Shooting a Better Shell | AQUA Magazine

Shooting a Better Shell

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Shooting the ADA swimming pool at The Ridge at Pinehurst Assisted Living Facility, Lakewood, Colo. Significantly reduced dust in an enclosed interior allowed the contractor to use more than one nozzleman and other trades to continue working within the same space, ultimately accelerating the job.
Shooting the ADA swimming pool at The Ridge at Pinehurst Assisted Living Facility, Lakewood, Colo. Significantly reduced dust in an enclosed interior allowed the contractor to use more than one nozzleman and other trades to continue working within the same space, ultimately accelerating the job.
All photos courtesy Robert Cavaliero

It was actually discovered by accident, as researchers looked for new ways of making cheaper energy. But what they came up with was something that could make concrete more dense, and improve its characteristics both in the wet application phase and its performance as a hardened product. Thus was carbon nanotube technology born into the world of concrete.

The first and most obvious place for this new technology was on American highways, and there it has been tested and accepted by government agencies and state DOTs for use in road construction. Carbon nanotubes make concrete harder and less permeable, and especially add endurance to the finish. You may have been driving on them for some time.

About a year ago, carbon nanotubes, in a product called EdenCrete, made the jump to the pool industry as an ingredient in concrete mixes for pool shells.

Interestingly, the builders who have adopted the technology did NOT do so for the same reasons as the road builders — because it improves strength and durability of hardened concrete. At least not primarily. Instead, they made the switch chiefly because it improves the wet properties of concrete — the ability for shotcrete guys to pump it through a hose, to put it up on a wall without overspray or rebound, and control the finish.

That’s where this story begins, a little more than a year ago, with the companies that adopted EdenCrete and saw a dramatic change in rheological properties of their wet shotcrete.

“When we first tried it,” says Paul Alewine, operations manager at Pete Alewine Pools, Augusta, Ga., “what we were chasing after was ease-of-operation of our pump. We wanted to ease the strain on it. And we saw that right away.”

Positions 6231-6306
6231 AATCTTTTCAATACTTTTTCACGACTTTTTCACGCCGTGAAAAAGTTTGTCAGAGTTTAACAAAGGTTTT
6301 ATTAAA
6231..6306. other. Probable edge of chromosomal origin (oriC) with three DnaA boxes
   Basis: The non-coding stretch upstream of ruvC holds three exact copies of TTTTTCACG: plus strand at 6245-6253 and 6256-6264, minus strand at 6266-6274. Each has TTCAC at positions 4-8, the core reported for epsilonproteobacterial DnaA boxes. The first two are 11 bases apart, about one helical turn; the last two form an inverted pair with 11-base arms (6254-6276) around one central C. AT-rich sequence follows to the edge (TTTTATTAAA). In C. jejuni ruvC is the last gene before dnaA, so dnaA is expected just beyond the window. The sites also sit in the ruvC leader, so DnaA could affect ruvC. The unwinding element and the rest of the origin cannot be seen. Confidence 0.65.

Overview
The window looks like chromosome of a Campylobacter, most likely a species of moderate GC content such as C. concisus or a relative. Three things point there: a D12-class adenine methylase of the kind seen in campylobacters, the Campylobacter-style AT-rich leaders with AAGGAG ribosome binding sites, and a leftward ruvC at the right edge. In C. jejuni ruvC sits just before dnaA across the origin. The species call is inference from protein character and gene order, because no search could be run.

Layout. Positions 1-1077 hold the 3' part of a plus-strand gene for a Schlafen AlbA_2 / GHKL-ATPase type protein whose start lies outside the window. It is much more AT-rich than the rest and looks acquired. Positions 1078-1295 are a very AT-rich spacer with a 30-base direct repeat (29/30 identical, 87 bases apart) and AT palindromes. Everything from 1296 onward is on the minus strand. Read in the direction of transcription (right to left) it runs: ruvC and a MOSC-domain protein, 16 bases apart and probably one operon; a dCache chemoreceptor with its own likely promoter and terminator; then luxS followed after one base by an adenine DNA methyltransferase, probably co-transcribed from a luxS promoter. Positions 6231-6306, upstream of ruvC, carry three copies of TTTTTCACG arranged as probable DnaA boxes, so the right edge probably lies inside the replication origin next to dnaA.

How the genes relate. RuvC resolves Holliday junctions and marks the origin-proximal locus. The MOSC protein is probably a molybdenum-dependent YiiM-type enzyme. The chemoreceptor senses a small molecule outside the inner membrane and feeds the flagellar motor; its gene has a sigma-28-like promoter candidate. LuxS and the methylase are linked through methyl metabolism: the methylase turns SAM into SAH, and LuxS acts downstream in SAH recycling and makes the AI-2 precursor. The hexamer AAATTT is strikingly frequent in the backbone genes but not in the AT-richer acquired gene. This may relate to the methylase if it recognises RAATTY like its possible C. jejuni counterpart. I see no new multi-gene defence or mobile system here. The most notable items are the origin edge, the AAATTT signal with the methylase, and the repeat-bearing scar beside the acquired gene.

“On our shotcrete trucks, you can cut admixes on and off on the fly. When we cut in EdenCrete admixes, we’ll suddenly drop 400 or 500 psi pump pressure. You cut to another mix, and the pressure jumps right back up, and then you cut back to the EdenCrete, and it eases back down again. It reacts that fast.”

Concrete pumps are expensive to buy, maintain and fuel, and Alewine believes the drop in pump pressure reduces the cost of all three by extending life, maintenance periods and time between fill-ups.

Preparations for shooting an exposed aggregate project. Note the viscosity properties in evidence here. Builders describe a “creaminess/stickiness” that aids adhesion and helps to prevent aggregate from dislodging while enhancing finishing properties.Preparations for shooting an exposed aggregate project. Note the viscosity properties in evidence here. Builders describe a “creaminess/stickiness” that aids adhesion and helps to prevent aggregate from dislodging while enhancing finishing properties.

SMALLER MOUNDS OF REBOUND

Mike Clouse, high-end builder and owner of Executive Swimming Pools in Charlotte, N.C., was initially drawn to nanotubes by the impact on his truck pumps, but it was the change in the workability of the mix that came out of the nozzle that he talks about most.

“If you walk up on a typical shotcrete job, you’ll see the guys down there shooting in the middle of a thick haze that’s rising out of that area of the pool. What’s flying up in the air is rebound or overspray or whatever you want to call it. This product minimizes that dramatically,” he says.

Basically, he says, the EdenCrete mix just stays where you want it. “It makes the concrete more dense and makes it stick together. It feels more gooey in your fingers, more clingy than normal concrete. You don’t get that falling and sagging.”

The net effect, he says, is his crews are trimming away less concrete and dealing with less rebound, and thus reducing cost — which includes not only the cost of the material, but the labor cost of removing the trimmings and rebound out of the pool.